Chapter

The Conciliar Movement

Hamilton Hess

in The Early Development of Canon Law and the Council of Serdica

Published in print October 2002 | ISBN: 9780198269755
Published online April 2004 | e-ISBN: 9780191601163 | DOI: http://dx.doi.org/10.1093/0198269757.003.0002

Series: Oxford Early Christian Studies

 The Conciliar Movement

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Church councils and synods (terms used in the West and the East, respectively) began as gatherings of leaders and representatives from several church congregations for the resolution of issues of shared concern by discussion and collective decision‐making. From the evidence available to us, such gatherings first appeared during the latter part of the second century, but the practice may have begun earlier. By the third century, strong congregational leadership by bishops had become almost universally established; and, as fully evidenced by the letters of Cyprian of Carthage, councils and synods became occasions for the assembly of neighbouring bishops for deliberation together with the bishop, clergy, and people of the host congregation. The procedures employed at these gatherings were patterned on those of civil government, the most directly influential model having apparently been the Roman Senate. While the strength and effectiveness of episcopal leadership continued to increase, during the third century the clergy and laity of the local congregation where the council or synod was held retained a voice in the proceedings. Two other conciliar styles—dialogic discussion and judicial investigation—were also adopted from civil models to ecclesiastical use during the third and fourth centuries.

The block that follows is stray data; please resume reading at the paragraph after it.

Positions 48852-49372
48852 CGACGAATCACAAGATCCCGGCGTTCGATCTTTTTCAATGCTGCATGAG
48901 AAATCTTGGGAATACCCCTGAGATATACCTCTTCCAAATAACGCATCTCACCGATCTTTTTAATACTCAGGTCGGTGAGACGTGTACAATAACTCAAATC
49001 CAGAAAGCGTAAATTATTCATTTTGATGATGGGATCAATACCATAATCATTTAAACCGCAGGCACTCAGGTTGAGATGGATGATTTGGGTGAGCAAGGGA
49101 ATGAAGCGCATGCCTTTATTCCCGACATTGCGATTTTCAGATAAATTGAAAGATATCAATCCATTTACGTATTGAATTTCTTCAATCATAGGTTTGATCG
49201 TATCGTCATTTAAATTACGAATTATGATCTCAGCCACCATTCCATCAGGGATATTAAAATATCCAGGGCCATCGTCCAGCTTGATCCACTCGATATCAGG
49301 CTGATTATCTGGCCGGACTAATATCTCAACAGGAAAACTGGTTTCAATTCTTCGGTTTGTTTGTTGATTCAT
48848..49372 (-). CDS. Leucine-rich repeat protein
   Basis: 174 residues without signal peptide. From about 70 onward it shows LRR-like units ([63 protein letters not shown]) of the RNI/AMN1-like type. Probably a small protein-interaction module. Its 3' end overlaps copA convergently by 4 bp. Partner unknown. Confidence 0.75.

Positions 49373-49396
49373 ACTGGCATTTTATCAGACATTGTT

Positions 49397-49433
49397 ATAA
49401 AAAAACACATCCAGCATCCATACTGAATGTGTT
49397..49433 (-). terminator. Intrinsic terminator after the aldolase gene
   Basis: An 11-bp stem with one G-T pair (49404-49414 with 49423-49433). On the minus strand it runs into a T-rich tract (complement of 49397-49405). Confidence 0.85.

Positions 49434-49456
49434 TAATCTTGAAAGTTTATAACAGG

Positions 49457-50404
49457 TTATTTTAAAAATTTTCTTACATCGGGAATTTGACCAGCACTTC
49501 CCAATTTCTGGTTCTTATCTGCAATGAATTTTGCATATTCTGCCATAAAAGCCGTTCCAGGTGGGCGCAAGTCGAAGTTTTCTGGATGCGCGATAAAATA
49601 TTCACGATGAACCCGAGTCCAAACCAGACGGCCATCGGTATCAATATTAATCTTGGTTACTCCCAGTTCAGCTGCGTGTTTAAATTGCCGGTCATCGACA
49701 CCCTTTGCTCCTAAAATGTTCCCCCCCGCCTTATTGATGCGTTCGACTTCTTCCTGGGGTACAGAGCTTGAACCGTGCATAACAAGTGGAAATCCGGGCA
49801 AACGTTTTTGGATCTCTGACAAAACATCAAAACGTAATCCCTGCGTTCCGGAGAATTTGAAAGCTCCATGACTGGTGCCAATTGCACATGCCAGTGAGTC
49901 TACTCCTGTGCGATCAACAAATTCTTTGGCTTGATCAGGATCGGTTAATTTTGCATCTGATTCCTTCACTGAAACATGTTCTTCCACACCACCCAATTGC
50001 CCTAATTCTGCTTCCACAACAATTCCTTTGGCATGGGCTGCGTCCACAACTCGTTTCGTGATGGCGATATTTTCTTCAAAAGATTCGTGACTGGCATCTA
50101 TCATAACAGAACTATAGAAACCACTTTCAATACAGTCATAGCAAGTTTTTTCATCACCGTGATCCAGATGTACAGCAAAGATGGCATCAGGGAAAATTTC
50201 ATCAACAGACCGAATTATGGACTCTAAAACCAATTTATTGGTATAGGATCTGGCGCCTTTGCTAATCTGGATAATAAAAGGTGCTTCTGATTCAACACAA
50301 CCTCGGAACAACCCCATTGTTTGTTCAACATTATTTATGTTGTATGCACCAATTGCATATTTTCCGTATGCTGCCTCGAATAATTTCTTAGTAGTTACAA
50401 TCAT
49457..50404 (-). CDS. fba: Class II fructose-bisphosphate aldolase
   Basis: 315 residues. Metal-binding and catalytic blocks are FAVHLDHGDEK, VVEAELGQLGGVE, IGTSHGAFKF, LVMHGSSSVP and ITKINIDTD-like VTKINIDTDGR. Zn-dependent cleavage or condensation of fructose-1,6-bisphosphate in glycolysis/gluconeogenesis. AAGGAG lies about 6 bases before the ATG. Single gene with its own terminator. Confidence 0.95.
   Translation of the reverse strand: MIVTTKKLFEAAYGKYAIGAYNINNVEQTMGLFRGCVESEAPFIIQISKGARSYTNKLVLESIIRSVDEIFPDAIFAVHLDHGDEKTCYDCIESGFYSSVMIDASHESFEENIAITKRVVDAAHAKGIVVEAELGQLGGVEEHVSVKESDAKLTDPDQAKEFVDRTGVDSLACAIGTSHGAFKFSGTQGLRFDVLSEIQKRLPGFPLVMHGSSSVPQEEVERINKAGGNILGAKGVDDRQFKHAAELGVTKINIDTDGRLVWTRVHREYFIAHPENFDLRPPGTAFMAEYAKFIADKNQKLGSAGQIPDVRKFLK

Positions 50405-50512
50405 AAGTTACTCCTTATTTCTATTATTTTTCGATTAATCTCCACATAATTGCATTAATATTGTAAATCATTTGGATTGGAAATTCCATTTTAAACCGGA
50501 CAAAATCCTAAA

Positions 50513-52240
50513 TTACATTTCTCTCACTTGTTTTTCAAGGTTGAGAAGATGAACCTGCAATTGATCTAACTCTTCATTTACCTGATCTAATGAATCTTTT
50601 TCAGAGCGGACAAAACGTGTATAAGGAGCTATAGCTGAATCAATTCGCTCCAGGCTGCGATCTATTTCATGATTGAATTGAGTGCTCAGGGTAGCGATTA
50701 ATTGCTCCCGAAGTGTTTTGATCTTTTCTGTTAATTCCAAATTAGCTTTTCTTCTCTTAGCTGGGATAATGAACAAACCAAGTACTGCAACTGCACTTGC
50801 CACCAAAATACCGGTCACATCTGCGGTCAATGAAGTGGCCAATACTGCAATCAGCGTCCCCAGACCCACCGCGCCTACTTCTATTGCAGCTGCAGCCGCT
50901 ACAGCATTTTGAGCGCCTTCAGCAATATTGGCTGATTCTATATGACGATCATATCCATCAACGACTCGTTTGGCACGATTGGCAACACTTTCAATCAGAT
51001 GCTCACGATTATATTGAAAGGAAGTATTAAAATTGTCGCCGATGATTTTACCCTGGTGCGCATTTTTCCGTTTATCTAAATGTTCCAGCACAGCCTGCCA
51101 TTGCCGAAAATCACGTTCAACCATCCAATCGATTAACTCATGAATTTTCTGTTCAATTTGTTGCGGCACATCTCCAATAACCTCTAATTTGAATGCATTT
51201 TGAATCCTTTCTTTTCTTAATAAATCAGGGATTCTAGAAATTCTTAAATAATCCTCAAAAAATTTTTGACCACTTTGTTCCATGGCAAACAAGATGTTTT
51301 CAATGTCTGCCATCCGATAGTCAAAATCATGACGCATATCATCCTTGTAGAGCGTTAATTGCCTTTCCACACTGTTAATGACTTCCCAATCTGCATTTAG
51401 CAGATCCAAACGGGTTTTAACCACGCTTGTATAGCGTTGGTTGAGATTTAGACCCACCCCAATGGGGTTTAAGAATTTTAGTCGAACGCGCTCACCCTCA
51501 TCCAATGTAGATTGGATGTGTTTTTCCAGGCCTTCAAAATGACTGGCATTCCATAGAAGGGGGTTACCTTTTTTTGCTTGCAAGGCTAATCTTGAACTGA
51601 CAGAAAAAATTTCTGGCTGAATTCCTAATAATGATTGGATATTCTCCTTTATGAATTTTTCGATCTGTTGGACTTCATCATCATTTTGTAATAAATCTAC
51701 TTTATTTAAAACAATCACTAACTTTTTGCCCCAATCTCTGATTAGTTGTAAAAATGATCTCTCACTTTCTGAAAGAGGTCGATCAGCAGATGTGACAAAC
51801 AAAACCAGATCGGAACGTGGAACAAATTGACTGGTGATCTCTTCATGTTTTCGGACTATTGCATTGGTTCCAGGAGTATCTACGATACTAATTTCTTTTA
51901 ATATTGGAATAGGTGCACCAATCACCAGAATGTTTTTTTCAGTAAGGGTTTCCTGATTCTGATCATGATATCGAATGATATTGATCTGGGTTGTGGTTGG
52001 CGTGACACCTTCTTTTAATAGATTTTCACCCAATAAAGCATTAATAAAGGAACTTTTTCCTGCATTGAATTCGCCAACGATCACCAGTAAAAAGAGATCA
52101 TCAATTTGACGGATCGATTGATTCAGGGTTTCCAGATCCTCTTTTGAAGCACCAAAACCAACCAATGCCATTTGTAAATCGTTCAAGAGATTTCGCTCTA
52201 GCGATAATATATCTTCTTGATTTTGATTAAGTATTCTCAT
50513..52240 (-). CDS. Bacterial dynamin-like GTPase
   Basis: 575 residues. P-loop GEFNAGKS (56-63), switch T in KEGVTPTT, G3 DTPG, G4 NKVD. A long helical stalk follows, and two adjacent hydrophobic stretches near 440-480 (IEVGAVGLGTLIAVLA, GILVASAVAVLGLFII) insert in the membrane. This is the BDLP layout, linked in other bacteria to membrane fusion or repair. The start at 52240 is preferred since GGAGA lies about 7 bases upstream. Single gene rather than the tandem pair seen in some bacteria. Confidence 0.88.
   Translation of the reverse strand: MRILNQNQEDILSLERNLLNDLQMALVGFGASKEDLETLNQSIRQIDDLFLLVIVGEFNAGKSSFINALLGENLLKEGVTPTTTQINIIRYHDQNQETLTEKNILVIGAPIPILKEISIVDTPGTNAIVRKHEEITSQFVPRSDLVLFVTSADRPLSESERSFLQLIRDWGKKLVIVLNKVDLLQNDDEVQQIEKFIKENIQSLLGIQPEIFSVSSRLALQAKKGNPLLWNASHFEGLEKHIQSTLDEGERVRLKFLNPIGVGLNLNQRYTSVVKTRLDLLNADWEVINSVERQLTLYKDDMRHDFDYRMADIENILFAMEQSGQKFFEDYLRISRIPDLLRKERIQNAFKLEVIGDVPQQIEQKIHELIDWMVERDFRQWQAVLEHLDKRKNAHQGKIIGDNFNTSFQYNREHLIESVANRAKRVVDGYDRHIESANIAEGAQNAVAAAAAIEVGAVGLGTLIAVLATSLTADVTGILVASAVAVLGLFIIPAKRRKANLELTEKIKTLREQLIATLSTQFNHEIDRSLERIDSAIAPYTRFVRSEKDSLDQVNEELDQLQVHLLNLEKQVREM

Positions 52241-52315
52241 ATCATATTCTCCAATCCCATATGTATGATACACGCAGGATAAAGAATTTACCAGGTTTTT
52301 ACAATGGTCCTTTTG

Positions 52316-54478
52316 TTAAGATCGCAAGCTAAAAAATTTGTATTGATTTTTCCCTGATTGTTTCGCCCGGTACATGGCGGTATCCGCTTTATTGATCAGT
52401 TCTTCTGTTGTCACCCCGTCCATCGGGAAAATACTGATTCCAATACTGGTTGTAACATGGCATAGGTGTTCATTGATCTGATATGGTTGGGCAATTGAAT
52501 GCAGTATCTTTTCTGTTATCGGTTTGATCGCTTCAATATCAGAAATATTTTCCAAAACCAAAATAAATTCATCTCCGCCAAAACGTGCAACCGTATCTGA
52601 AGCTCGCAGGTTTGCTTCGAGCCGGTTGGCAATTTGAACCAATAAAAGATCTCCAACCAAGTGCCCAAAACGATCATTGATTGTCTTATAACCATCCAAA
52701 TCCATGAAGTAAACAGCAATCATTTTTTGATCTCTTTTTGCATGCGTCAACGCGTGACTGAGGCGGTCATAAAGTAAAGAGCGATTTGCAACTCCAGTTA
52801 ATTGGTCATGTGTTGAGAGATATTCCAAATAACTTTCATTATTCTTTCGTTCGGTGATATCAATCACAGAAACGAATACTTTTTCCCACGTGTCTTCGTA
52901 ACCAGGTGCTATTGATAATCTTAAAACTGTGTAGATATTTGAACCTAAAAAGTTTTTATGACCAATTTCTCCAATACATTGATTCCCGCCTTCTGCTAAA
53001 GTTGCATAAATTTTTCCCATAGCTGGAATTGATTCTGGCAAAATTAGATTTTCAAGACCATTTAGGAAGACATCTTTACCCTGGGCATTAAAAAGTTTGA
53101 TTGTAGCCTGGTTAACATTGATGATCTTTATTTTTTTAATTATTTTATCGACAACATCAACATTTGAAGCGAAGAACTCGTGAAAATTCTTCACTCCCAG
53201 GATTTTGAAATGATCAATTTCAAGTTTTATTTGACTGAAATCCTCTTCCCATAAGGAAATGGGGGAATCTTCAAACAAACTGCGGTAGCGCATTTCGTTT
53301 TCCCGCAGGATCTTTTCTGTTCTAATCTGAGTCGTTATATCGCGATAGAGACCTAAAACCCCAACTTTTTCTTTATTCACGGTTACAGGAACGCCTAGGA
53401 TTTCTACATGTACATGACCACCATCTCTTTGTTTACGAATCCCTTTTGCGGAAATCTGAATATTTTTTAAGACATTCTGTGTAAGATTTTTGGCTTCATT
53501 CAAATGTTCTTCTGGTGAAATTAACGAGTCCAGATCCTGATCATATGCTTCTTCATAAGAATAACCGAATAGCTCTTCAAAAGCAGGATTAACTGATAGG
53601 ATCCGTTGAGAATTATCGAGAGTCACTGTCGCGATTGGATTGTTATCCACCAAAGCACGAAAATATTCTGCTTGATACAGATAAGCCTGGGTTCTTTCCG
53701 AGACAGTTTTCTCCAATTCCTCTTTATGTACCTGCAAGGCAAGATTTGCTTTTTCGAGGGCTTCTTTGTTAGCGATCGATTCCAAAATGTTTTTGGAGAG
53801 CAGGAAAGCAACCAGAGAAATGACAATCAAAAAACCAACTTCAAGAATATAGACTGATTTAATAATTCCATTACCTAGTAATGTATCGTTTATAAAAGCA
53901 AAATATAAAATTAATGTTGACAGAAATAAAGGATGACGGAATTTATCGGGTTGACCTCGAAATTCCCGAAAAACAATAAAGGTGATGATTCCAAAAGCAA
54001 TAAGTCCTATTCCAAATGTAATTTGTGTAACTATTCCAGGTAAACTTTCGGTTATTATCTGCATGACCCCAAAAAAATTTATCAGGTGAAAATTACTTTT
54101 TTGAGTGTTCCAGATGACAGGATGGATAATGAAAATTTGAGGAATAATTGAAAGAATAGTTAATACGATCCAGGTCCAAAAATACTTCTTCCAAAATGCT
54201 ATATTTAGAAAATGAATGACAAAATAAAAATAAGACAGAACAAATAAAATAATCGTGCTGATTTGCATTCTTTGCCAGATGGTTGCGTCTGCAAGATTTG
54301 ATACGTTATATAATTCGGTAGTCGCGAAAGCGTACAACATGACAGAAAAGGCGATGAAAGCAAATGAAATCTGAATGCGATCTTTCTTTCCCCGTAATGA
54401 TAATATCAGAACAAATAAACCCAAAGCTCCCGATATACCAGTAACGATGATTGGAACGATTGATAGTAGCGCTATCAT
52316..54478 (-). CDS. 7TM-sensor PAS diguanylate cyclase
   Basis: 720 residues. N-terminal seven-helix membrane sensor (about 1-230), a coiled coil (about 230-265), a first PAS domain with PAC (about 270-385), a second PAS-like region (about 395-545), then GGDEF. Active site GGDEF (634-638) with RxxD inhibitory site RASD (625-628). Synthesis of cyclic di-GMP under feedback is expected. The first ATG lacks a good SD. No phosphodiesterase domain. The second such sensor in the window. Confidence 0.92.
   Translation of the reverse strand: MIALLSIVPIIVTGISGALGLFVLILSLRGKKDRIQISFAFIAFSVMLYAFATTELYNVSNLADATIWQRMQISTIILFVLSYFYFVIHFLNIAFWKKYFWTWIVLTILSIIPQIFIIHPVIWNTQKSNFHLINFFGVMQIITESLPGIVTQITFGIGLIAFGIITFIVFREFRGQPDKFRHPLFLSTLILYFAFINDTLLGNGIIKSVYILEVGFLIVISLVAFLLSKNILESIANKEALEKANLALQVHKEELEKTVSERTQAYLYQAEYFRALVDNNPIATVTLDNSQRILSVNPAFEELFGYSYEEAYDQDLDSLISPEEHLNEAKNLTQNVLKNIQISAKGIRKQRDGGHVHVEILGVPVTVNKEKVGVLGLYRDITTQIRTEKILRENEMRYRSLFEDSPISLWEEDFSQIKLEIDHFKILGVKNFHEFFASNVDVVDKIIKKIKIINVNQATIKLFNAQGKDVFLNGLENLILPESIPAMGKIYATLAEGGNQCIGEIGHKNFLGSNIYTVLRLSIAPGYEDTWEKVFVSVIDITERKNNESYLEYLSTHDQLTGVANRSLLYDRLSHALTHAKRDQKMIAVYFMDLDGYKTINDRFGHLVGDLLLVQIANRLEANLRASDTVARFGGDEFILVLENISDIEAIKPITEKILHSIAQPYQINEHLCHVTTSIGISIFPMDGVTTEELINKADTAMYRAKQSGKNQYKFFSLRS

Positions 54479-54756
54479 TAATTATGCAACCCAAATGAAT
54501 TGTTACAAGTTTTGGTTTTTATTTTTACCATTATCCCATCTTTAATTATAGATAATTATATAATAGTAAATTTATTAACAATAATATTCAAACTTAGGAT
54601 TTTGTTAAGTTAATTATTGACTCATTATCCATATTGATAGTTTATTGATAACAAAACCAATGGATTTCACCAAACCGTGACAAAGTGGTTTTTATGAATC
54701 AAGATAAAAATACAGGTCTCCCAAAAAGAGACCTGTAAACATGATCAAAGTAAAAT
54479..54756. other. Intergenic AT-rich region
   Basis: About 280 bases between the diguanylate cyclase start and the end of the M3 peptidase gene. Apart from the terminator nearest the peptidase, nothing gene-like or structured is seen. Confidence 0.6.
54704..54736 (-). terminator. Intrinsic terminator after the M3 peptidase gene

Keywords: bishops; clergy; council; decision‐making; dialogic discussion; judicial investigation; laity; Roman senate; synod

Chapter.  14420 words. 

Subjects: Early Christianity

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